David William Cline
Doctor of Philosophy in Engineering
Electrical Engineering and Computer Sciences
University of California at Berkeley
Professor Paul R. Gray, Chair
Power dissipation is becoming an increasingly important issue in the design of analog to digi- tal converters as signal processing systems move into applications requiring either portability, or as in the case of some telecommunications applications, a high degree of parallelism. This research focuses on minimizing power dissipation in high resolution pipelined analog to digital converters, which are needed in applications requiring both high data rates and high resolution, such as medi- cal imaging, high data rate digital radio receivers, and in some telecommunications systems. Power dissipation was minimized in this research through the appropriate choice of the per stage resolution, optimizing the distribution of the thermal noise budget among the various stages of the pipeline, the appropriate choice of opamp architecture, and through optimal sizing of opamps.
This thesis concludes that the optimum per stage resolution increases as the resolution speci\ufb01- cation increases. Per stage resolutions of less than one bit per stage are ideal for low resolution pipelines, but higher per stage resolutions are optimal for pipelines that have tighter noise con- straints. This thesis also concludes that power is saved by scaling down the sizes of the sampling capacitors in later stages of the pipeline.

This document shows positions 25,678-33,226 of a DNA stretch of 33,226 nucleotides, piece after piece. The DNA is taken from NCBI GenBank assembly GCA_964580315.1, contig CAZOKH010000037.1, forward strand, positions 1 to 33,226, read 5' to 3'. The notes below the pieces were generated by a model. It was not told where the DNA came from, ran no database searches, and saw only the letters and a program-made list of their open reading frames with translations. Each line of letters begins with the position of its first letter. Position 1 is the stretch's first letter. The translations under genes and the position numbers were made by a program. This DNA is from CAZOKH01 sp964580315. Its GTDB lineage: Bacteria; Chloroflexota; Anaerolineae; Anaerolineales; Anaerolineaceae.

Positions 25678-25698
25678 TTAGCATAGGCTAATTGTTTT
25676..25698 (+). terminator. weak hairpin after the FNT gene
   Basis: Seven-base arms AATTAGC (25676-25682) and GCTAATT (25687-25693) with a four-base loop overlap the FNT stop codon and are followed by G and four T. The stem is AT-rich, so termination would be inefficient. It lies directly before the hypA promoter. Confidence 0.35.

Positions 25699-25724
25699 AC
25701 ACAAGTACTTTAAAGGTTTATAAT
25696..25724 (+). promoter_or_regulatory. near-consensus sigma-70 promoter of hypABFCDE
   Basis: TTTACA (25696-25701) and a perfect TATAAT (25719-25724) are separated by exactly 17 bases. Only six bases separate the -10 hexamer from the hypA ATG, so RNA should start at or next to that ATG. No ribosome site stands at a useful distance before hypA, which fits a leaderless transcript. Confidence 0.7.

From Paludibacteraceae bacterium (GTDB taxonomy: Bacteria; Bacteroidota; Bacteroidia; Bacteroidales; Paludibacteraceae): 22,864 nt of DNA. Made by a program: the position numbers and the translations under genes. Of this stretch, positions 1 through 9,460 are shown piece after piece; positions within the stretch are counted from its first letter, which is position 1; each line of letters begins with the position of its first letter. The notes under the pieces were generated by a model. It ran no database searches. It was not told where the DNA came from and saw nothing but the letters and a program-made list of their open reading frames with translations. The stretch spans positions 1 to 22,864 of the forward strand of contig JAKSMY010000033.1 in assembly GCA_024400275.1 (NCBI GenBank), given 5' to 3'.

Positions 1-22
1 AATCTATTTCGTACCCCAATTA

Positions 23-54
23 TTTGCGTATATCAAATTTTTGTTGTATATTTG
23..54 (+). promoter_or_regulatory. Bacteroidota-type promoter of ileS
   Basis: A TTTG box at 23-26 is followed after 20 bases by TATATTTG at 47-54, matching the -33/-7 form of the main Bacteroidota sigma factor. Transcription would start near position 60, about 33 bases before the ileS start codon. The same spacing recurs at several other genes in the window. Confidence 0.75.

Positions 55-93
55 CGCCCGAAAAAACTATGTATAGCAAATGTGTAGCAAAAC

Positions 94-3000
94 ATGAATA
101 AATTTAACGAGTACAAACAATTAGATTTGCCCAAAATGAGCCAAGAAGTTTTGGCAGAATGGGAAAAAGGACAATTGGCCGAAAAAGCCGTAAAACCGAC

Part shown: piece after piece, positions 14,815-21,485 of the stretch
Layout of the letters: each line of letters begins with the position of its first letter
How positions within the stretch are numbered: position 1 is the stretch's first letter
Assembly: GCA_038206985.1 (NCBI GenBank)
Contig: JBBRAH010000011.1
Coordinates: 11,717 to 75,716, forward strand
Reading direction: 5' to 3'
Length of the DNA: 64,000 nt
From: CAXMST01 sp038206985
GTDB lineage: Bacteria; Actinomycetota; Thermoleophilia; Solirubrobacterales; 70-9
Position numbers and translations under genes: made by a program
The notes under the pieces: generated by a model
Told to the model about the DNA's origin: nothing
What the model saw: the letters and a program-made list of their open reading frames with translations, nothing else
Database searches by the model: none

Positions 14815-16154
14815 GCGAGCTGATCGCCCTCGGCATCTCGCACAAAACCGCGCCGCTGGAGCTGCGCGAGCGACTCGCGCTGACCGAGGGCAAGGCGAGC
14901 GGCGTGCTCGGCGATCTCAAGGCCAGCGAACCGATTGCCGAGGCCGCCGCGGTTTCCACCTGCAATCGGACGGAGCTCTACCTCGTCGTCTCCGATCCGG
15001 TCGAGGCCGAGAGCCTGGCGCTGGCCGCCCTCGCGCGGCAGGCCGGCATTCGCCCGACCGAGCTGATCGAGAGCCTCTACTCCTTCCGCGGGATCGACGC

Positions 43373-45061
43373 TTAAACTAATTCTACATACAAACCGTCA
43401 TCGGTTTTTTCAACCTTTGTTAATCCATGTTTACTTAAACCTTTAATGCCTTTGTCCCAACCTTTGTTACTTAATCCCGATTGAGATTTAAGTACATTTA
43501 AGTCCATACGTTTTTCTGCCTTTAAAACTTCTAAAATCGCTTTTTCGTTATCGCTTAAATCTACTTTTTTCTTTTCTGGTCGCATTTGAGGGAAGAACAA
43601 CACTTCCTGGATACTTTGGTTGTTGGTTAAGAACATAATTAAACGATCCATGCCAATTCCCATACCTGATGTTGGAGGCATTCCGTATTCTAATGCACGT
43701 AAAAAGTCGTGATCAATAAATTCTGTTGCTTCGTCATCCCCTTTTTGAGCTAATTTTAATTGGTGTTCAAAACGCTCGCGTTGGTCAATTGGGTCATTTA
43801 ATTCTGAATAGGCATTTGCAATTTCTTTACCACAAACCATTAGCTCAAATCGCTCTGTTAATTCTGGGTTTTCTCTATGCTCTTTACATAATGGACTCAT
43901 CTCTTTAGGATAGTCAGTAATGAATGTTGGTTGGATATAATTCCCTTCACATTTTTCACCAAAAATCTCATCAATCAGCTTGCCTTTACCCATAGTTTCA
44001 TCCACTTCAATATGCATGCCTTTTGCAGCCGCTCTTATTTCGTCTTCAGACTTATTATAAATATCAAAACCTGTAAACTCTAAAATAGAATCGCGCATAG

The trade-off between speed and power dissipation for opamps in switched capacitor circuits was also studied. It was found that for low gain high speed switched capacitor circuits, the single stage, telescopic cascode, and preamplifier driving a single stage opamp met the speed require-
First of all, I would like to express my appreciation of Professor Gray for his patient guidance of me during my years of graduate school here. I was truly very fortunate to have the opportunity to work under him as a student. In addition to providing guidance in circuit design issues, he also provided help in technical writing style and presentation style, and I found this guidance to be extremely valuable.
I would also like to express my appreciation to the other students in Professor Gray\u2019s group. I think that the atmosphere in this research group is very good. When I started working in this group, I immediately noticed and valued the high level of communication and the free flow of ideas here. I also found the environment to be very comfortable to work in, and people were very accepting. I feel very fortunate to have had the opportunity to work with the other students in this group.
I especially appreciate Cormac Conroy for his guidance and friendship during my time here at U. C. Berkeley. I worked with him closely on his parallel pipelined ADC and through working with him learned a great deal about circuit design. In addition to being a valuable resource, he was also a very good friend and provided a great deal of support to me through all the phases of my Ph.D. work.
I also appreciate Robert Neff, who did a lot of work on ADC calibration and opamp compen- sation techniques that helped me get started on this project. I also enjoyed talking with him about a variety of things, including trips to the mountains and to the rivers.
Thomas Cho also was a valuable resource and friend to me during my research here at U. C. Berkeley. Despite his genius for circuit design, he dealt with people in a very humble manner, and I also appreciated him for listening to my ideas and providing feedback.
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